I will never forget, in that rising confusion, the feeling of excitement when you, the noble hero now allied with Michael, turned to me and asked if I would join you. That instant clinched my resolve, and I declared that I would. "Then save them," you said, pointing me this way and plunging that. I watched you rally and convince and encourage, and I trembled. How could I, so slow of thought and tongue, match your brilliance?
But I took courage from your faith in me and from your example, and opened my mouth. I even mimicked you, just a bit, just to get started. And to my surprise and delight, they listened.
I feared the battle would never end. Never had I known such mental and spiritual exhaustion. But as others fell back to rest, you forged on, never faltering, and I determined that I would match your endurance. And in the end, you and I were among the panting handful still calling after the fading self-exiles.
How tall you stood, how glorious your countenance! Amidst the sorrow of the great loss, yet not a few were saved because you endured and I, in spite of myself, with you. Truly we grew that day, did we not? Our first glorious taste of progression.
I knew, of course, that you would be held in reserve for those critical latter days; how could it be otherwise? But me? I cannot begin to express my elation when I learned that our mortal probations would overlap. Inseparable in heaven, on earth not divided! True, your mortal circumstances were to be more difficult than most, but you of all spirits would surely overcome. With you on earth to bolster and inspire me, I feared not a whit for the trials ahead.
But, my friend, what is this? My eyes clear; I perceive that you are bound. How can this be? You -- glorious marshal of the heavenly host, noble savior of spirit thousands, tireless questioner and seeker of intelligence! Have you honored one estate, only to spurn the second?
The veil lifts -- and I wish its return. For I see all clearly. That you do not reproach me only weightens my grief. Our mortal probation is before me. I see us, my friend, together on Earth, as I longed. I see the difficult road that was yours to tread. And I see what would prove the decisive turn down a path whence you would never entirely return.
1994. December 18. The day I threw you out of deacon's quorum. For disrupting my lesson.
At the ward level, which is where the life of the Church actually happens, there is not as much difference between the roles of men and women as some critics of the Church would have us believe.
There are men and women teaching classes in every age group. There are classes where men teach men, where women teach women, and where men and women teach mixed groups. Men and women serve in clerical callings, as clerks or secretaries. And men and women preside, again sometimes over organizations of their own sex, as with priesthood quorums, Relief Society, and Young Women, and sometimes over mixed organizations, as with the bishopric, the Sunday school presidency, and the Primary presidency.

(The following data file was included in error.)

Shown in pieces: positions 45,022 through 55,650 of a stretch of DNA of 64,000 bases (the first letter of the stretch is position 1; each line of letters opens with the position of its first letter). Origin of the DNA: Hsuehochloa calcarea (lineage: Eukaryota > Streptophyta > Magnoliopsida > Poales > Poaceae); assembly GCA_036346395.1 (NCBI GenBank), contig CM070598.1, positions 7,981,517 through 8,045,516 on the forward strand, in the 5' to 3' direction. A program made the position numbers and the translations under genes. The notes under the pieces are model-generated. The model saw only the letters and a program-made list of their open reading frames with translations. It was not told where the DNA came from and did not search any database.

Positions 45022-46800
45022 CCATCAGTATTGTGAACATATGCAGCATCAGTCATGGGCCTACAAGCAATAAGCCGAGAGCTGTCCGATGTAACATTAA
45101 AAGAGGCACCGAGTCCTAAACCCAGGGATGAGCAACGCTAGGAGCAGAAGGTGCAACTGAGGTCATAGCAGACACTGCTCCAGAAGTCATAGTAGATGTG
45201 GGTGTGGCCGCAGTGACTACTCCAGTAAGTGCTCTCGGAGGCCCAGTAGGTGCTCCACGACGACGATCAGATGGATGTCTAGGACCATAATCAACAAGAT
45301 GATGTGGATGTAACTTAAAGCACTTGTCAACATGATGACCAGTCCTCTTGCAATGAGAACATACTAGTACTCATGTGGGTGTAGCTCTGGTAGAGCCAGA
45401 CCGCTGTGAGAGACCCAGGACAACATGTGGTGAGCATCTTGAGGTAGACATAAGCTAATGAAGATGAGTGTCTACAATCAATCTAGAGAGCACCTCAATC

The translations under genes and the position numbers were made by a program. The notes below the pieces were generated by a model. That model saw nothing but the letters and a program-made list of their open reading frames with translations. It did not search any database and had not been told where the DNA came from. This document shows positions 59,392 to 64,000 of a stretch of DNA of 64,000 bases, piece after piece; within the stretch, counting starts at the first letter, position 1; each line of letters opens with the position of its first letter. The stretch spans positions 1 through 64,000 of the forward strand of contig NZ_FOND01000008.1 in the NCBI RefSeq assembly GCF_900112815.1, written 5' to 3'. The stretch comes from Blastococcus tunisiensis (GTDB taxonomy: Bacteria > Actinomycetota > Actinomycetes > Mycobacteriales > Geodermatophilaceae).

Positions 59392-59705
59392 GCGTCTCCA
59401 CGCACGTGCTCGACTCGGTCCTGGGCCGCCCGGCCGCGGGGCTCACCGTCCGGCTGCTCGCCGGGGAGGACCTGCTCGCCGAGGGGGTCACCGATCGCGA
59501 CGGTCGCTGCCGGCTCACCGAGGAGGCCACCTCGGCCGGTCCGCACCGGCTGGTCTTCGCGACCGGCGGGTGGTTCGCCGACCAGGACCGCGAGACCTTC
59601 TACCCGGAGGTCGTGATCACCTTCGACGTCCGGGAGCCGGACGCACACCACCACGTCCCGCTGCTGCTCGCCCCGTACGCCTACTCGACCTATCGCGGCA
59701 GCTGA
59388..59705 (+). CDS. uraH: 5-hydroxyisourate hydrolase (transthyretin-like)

Still, this doesn't mean that men and women do these jobs the same way. Oh, administrative and clerical callings don't differ all that much. But, when it comes to teaching single-sex classes, men and women are separated by an almost impenetrable wall.
Women Prepare. Men Wing It.
A teacher in Young Women or the Relief Society would be embarrassed to show up without some kind of decoration, visual aid, or handout. Lessons must show clear signs of elaborate preparation, or there will be profuse apologies.
But a man teaching an Aaronic or Melchizedek priesthood quorum would be just as embarrassed to show signs of too much preparation. And it isn't just the feminine sorts of decorations that are forbidden -- the tablecloths, the flowers. No, men are surprised if there's anything written on the chalkboard in advance, shocked if there's a picture.
When men are teaching men, the teacher must show an attitude of carelessness. At first glance it might seem like humility: The man can't let himself appear to be putting on the dog. But it's really a perverse kind of pride, as if one is saying, "Preparation, shmeparation. I can teach any subject just by winging it."
Winging it! The grand universal style of male teaching!
When a woman shows a video to her class, it is the centerpiece of a carefully prepared lesson. She has watched it several times in advance. When a man shows a video, it's instead of a lesson. He has heard it's pretty good. But everyone in the quorum secretly assumes that showing a video means the teacher is taking the day off.
Of course there are women who wing it and men who prepare. But those exceptions are rare and members of their classes are all faintly embarrassed even after they get used to the oddness of their teacher. There's something faintly unmanly about having visual aids or obvious signs of preparation beyond reading through the manual. We men are even suspicious of the teachers who type up scripture references on slips of paper.
And there's something a bit dubious about a woman who breezes in to teach without a single visible sign of elaborate preparation. Doesn't she care about her calling? The only time a woman can get away with this sort of thing is when she's filling in as an emergency substitute.
Men almost always teach as if they found out about their calling only that morning.
Subject Matter Also Differs by Gender.
But there's something different in the subject matter, too, something much more important than these mere stylistic differences, especially in the lessons offered to the Aaronic priesthood and the Young Women. For decades now I've heard feminists complain that teenage boys are taught the gospel and steered toward leadership and missions, while teenage girls are prepared to marry in the temple and have babies. The complaint seems to be that girls are getting steered into second-class citizenship.